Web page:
We did some digging to find all this out. The Bangor Daily News did some initial vetting when the ad order came in. Steve Martin, BDN’s interim director of sales and marketing, told me the vetting process in this case wasn’t thorough enough.

Martin said the ad won’t be run again. In fact, he’s asking the ad agency that sent it not to send any similar ads to the paper.

“The sources [of such ads] are getting craftier and craftier” in their efforts to make ads look like news coverage, Martin said. He added the paper takes very seriously its duty not to mislead the public, and said every effort will be made to distinguish advertising from news copy in the future.

After spending most of my career as a working reporter, I know how these things can happen. We applaud the BDN for admitting a mistake and working to make sure it’s not repeated.

Consumer Forum is a collaboration of the Bangor Daily News and Northeast CONTACT, Maine’s membership-funded, nonprofit consumer organization. Individual and business memberships are available at modest rates. For assistance with consumer-related issues, including consumer fraud and identity theft, or for information, write Consumer Forum, P.O. Box 486, Brewer 04412, or go to necontact.wordpress.com, or email contacexdir@live.com.

Dirty Dozen tax scams of 2012

CONSUMER FORUM

By Russ Van Arsdale, Executive Director, Northeast Contact
Posted Feb. 25, 2012, at 4:02 p.m.

Seal of the United States Internal Revenue Ser...

If you file your federal income tax return early, good for you. If the Internal Revenue Service informs you that it received two tax returns with your name on them, you have been a victim of the most frequent kind of tax scam.

The IRS has just released its “Dirty Dozen” list for 2012. Not surprisingly, identity theft (our example above) is the most frequent type of tax fraud.

It’s something IRS officials say they’re working constantly to deter; the agency says last year it protected taxpayers from roughly $1.4 billion that identity thieves had been trying to steal.

In January, the IRS released the results of a nationwide crackdown on ID theft. The IRS joined forces with the federal Justice Department’s Tax Division and local U.S. Attorneys offices, targeting 105 people in 23 states. If you think your information has been stolen and used for fraudulent tax purposes, visit the special identity theft page at www.IRS.gov/identitytheft.

Number two on the Dirty Dozen list is phishing, the technique ID thieves often use to try to collect people’s personal information. Phony emails or fake websites might solicit information to “help increase your refund” or “provide necessary information.” The IRS does not initiate correspondence through email, and recipients should not respond to such solicitations.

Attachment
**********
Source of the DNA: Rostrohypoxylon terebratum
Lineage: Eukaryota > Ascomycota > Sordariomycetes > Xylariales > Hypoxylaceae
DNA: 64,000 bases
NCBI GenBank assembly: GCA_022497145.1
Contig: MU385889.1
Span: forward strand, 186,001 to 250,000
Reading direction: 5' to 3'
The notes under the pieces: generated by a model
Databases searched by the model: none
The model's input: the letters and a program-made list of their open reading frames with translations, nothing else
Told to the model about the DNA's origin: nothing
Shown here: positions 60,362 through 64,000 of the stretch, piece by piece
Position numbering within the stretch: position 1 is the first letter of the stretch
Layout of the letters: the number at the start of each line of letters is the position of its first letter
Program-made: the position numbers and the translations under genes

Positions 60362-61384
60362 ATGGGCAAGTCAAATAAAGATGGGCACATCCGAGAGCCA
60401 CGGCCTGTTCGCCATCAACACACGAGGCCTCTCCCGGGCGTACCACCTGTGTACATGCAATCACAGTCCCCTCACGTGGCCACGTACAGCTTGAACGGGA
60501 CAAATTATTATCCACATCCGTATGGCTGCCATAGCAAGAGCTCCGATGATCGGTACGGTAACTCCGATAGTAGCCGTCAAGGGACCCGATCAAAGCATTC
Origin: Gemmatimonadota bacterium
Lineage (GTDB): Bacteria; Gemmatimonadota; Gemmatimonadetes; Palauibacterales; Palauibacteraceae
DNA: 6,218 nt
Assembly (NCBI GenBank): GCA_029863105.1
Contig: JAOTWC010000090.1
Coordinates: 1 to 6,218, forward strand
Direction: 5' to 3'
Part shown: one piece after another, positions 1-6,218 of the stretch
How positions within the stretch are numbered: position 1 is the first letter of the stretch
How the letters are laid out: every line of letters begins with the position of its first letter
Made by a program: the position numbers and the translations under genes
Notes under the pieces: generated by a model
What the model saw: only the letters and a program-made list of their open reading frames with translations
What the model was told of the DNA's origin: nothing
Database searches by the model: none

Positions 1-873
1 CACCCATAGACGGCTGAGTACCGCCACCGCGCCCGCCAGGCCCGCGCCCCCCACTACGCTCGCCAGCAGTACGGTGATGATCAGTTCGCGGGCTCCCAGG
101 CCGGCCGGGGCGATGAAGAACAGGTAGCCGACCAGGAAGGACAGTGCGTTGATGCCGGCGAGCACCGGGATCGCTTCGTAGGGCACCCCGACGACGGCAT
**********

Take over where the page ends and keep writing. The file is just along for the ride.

Investigators also report cases of fraudulent activity on the part of some tax preparers. While most people in that business are scrupulously honest, some do try to cut corners and some flagrantly violate the law. Failing to sign or put a Preparer Tax ID number on your return, promising larger than normal refunds or demanding that you split the refund are all examples of unethical behavior by a tax preparer.

Some people who advertise as tax advisers are simply hucksters. They might claim they can get “free money” from the IRS or unusual benefits from Social Security. Other scammers may urge you to make outrageous claims to avoid paying taxes; while it’s within your rights to challenge a tax bill, you can’t simply disobey the law about paying taxes you owe.

Some citizens try to hide money in offshore accounts, despite two widely publicized efforts by the IRS to crack down on tax evaders. The agency said in January that its efforts so far have resulted in the collection of $4.4 billion and that those efforts are ongoing.

Other tax dodging schemes include filing false 1099 forms, or claiming income not received in an effort to get a refund to which the person is not entitled. Another scam is claiming zero income, in hopes of dodging all tax liability. Over-valuing one’s charitable contributions is yet another violation prompting IRS scrutiny.

Disguising the true ownership of corporations is another common tax scam.

The IRS and the states work to discourage such tactics and find out who really is on the hook for business taxes.

Rounding out the list is the misuse of trusts. IRS officials say the improper use of private annuity trusts and foreign trusts is on the rise, often due to promises of tax shelters which may not be realized. The IRS urges people to consult competent advisers before entering into trust arrangements.

For more, visit the Internal Revenue Service website, www.irs.gov and search “Dirty Dozen 2012.”

Consumer Forum is a collaboration of the Bangor Daily News and Northeast CONTACT, Maine’s membership-funded, nonprofit consumer organization. Individual and business memberships are available at modest rates. For assistance with consumer-related issues, including consumer fraud and identity theft, or for more information, write: Consumer Forum, P.O. Box 486, Brewer 04412, go to necontact.wordpress.com, or email contacexdir@live.com.